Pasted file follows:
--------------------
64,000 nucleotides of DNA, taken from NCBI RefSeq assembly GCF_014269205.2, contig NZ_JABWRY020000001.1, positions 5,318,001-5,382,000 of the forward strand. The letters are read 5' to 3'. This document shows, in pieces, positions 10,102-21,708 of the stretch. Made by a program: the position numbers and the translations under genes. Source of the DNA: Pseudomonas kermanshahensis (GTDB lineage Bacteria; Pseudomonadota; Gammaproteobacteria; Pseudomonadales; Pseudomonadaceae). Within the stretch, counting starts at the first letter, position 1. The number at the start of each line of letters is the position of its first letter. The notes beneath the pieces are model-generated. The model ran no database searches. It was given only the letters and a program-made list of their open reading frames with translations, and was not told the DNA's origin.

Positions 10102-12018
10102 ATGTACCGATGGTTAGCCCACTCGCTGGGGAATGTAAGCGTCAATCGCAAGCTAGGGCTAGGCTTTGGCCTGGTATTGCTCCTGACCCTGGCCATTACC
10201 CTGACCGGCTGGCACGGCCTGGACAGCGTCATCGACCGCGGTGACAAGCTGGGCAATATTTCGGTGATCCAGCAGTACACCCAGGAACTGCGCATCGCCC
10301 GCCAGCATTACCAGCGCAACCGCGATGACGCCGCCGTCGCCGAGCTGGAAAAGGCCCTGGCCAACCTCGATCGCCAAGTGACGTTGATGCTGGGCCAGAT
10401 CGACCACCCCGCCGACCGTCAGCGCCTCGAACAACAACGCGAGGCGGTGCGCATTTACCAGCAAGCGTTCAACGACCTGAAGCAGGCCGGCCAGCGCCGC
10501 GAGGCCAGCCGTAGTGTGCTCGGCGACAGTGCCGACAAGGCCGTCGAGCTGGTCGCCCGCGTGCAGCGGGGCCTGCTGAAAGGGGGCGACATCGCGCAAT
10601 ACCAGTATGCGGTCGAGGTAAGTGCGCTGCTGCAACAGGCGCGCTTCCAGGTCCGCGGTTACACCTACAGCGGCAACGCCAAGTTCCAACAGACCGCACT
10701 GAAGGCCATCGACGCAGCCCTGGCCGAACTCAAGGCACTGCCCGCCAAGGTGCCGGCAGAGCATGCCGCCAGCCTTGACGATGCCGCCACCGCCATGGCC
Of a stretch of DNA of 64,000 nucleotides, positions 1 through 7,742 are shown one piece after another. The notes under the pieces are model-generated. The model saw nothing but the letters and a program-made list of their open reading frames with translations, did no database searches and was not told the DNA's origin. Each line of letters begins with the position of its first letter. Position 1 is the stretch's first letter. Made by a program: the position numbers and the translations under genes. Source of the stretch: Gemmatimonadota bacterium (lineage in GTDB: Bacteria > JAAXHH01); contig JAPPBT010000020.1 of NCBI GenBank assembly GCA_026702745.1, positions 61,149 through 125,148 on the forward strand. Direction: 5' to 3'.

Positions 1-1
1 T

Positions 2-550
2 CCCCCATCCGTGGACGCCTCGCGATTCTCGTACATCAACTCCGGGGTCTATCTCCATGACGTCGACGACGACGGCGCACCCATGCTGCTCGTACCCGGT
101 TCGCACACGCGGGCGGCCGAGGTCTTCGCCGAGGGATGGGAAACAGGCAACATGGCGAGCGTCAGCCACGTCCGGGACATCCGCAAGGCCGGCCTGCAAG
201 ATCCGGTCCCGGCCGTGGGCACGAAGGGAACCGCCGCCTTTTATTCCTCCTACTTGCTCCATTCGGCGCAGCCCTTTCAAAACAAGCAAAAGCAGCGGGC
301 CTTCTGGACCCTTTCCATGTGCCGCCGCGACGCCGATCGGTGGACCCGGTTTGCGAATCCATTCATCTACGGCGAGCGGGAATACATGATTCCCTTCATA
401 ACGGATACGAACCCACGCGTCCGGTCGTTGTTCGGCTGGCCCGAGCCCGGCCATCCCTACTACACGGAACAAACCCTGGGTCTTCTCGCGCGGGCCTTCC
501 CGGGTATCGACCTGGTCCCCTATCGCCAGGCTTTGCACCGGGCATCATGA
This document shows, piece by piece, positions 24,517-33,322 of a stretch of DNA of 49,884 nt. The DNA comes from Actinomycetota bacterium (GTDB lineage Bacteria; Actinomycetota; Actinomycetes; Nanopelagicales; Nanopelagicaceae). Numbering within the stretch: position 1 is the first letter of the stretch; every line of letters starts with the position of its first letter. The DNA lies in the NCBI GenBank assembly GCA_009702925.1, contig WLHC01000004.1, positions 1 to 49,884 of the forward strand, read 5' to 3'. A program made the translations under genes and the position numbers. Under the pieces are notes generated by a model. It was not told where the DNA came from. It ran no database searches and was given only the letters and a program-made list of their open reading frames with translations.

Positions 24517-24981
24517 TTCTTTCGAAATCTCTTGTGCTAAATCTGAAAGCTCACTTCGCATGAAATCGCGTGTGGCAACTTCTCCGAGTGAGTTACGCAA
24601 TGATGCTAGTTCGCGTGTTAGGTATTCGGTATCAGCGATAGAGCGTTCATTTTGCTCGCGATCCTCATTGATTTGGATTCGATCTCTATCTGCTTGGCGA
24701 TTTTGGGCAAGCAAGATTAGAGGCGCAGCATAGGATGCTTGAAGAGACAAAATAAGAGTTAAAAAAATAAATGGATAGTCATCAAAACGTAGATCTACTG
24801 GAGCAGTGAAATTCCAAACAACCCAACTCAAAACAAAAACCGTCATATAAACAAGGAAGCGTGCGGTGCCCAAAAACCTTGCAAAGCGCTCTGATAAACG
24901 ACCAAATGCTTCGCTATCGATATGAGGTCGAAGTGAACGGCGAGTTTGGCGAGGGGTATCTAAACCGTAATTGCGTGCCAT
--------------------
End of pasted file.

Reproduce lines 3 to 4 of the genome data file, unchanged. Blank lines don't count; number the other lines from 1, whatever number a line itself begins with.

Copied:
10102 ATGTACCGATGGTTAGCCCACTCGCTGGGGAATGTAAGCGTCAATCGCAAGCTAGGGCTAGGCTTTGGCCTGGTATTGCTCCTGACCCTGGCCATTACC
10201 CTGACCGGCTGGCACGGCCTGGACAGCGTCATCGACCGCGGTGACAAGCTGGGCAATATTTCGGTGATCCAGCAGTACACCCAGGAACTGCGCATCGCCC